Concern Over GOP Obstruction & Stimulus Proving To Be Correct
by bruh3, Thu Jan 15, 2009 at 10:57:14 AM EST
The other day, I wrote, a diary explaining my concerns over the stimulus package.
My concerns are twofold:
A) In lowballing the stimulus package, it looks like the stimulus will not be big enough when it makes it way through Congress in order to address the economic crisis. Obama's opening negotiation, as I feared, defined the range of the stimulus. This lowballed number was designed to obtain Obama's goal of having the GOP on board the stimulus. He wanted 80 votes. He won't get that.
There were competing theories advanced from mine. The most prominent by Nate Silver that the lowball stimulus was actually a strategy to get the Democrats on board. However, the problem with this is that the spending remains as I predicted low at $518.7 Bil after the Democratic imput. This, again, is negotiation 101.
My concern was that the spending would not be high enough given the make up of the Congress without Obama's leadership.
This appears to be the case.
The Democrats in Congress, for better or worse, are followers. Not leaders. Once Obama provided a number. It is no surprise that they did not veer far from it.
Krugman and others agree that the stimulus (which is over two years, not one) is not going to be enough to address the economic conditions this country faces. In fact, there is something of a consensus growing on this point.
It simply is not enough to create the number of jobs that Obama says he wants to create, and even if it does, it will not keep up with expected job loses from this economic downturn. We will not be moving ahead.
In fact, many of the line items that are critical to us building a sustaintable long term economic prosperity- e.g., new energy economy - aren't there in sufficient amount.
For the record, most of the world is already ahead of us on these issues. China and Europe , for example, are already significantly investing in these technologies. This week alone the American automakers were worried that foreign innovation would outstrip US innovation in building the next battery. A critical element in being competitive in the future. You may think this is a nonissue, but its critical for the new energy economy that we innovate in the area of battery development. To sustain the economy after the stimulus, we must be thinking of how to grow the economy. The new energy economy is clearly one smart way to do this since there is a huge growth potential in both domestic and foriegn markets.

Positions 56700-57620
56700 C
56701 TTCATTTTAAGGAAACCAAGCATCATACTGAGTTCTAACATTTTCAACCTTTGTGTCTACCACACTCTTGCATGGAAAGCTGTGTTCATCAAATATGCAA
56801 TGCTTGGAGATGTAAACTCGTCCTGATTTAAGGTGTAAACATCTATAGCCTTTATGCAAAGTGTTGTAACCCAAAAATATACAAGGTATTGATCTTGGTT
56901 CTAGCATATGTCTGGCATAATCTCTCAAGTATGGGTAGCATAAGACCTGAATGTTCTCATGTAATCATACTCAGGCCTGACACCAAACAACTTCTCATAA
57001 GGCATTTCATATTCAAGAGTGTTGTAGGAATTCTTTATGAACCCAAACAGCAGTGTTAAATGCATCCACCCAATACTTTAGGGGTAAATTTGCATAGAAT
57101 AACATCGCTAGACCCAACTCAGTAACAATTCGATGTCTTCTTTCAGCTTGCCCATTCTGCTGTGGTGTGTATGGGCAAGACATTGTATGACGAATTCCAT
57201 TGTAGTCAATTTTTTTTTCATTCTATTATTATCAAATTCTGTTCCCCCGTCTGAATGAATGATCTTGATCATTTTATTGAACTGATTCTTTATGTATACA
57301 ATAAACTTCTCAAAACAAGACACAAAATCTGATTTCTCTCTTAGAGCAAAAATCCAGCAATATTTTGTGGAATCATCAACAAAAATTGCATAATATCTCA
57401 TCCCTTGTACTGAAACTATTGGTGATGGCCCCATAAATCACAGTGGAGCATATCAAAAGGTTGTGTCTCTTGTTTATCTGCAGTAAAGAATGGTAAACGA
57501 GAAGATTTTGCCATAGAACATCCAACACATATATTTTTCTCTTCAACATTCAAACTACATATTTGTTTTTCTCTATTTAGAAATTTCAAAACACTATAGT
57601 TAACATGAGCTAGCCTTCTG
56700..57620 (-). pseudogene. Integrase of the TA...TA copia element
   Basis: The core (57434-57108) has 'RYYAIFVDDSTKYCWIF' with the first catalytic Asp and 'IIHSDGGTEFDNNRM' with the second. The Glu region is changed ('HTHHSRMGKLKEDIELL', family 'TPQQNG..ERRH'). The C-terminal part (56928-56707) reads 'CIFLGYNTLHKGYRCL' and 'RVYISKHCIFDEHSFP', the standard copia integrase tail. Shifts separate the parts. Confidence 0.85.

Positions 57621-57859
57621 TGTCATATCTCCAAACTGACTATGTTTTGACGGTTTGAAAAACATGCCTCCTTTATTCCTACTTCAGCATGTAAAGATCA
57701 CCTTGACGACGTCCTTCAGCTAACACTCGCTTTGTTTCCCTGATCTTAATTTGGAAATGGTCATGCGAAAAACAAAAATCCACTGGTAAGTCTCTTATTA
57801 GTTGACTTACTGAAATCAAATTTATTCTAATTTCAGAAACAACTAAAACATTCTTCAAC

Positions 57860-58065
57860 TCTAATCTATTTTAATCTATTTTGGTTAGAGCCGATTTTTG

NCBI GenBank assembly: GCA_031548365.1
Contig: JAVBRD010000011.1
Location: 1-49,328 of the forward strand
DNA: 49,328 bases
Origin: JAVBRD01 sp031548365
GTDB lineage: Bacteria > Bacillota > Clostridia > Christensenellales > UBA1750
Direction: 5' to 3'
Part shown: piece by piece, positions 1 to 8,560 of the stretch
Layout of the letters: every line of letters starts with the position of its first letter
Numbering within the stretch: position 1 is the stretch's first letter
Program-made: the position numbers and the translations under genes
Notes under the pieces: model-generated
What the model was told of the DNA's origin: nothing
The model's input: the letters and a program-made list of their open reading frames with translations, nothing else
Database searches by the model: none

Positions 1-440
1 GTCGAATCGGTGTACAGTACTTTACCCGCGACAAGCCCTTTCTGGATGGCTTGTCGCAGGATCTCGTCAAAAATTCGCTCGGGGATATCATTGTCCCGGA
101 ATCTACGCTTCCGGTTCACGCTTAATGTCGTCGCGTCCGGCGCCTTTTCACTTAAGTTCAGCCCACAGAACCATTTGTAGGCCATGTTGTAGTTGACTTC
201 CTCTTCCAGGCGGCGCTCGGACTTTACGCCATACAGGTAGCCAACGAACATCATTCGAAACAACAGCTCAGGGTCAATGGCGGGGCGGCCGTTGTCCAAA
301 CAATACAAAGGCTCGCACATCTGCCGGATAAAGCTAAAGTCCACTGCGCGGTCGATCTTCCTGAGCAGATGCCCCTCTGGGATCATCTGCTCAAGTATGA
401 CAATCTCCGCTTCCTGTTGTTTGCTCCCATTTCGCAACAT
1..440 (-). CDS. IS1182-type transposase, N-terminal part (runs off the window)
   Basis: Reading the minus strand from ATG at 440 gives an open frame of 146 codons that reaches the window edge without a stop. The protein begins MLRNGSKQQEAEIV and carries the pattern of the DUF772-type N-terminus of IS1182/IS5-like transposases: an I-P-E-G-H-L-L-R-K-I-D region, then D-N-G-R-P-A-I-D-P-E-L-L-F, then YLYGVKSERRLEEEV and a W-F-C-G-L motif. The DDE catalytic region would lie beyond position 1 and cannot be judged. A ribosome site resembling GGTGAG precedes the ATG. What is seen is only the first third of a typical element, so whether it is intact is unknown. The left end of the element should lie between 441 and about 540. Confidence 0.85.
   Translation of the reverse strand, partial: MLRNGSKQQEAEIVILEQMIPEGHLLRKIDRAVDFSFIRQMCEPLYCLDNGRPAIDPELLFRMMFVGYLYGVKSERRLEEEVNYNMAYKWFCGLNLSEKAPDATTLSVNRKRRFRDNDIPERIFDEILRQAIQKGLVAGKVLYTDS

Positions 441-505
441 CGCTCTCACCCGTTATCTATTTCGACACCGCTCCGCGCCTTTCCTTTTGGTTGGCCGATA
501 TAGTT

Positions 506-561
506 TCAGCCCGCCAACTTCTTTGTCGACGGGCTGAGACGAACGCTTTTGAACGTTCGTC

However, I digress. I cite Krugman here for the broader discussion regarding recovery, but there are many others:
Nate Silvers theory that Obama was attempting some kind of Machivellian strategy to push the Democrats into doing much more than what Obama first offered is proving to be false.
Obama's Plan with Democratic input can be found in the following links:
Rather than a push back, we got a tweak. A tweak is not enough since there are other actors about walk onto the stage.
B) The only element that remains undefined is that of the GOP and Conservative Democrats since the liberal/progressive voices have spoken. This is a bad sign. The conservatives will almost certainly push this bill to the right.
Here's what Americablog quotes the GOP saying regarding the GOP's stance:
"Obama's stimulus package is on track to pass before the Presidents Day recess in mid-February. But it is increasingly doubtful that he will pick up the 80 Senate votes he had hoped to win in the first major legislative test of his presidency. Instead, the bill is likely to pass on the strength of the Democrats' majority.
Sen. John Thune (R-S.D.) said Wednesday that prospects for bipartisanship in the stimulus debate rapidly were eroding.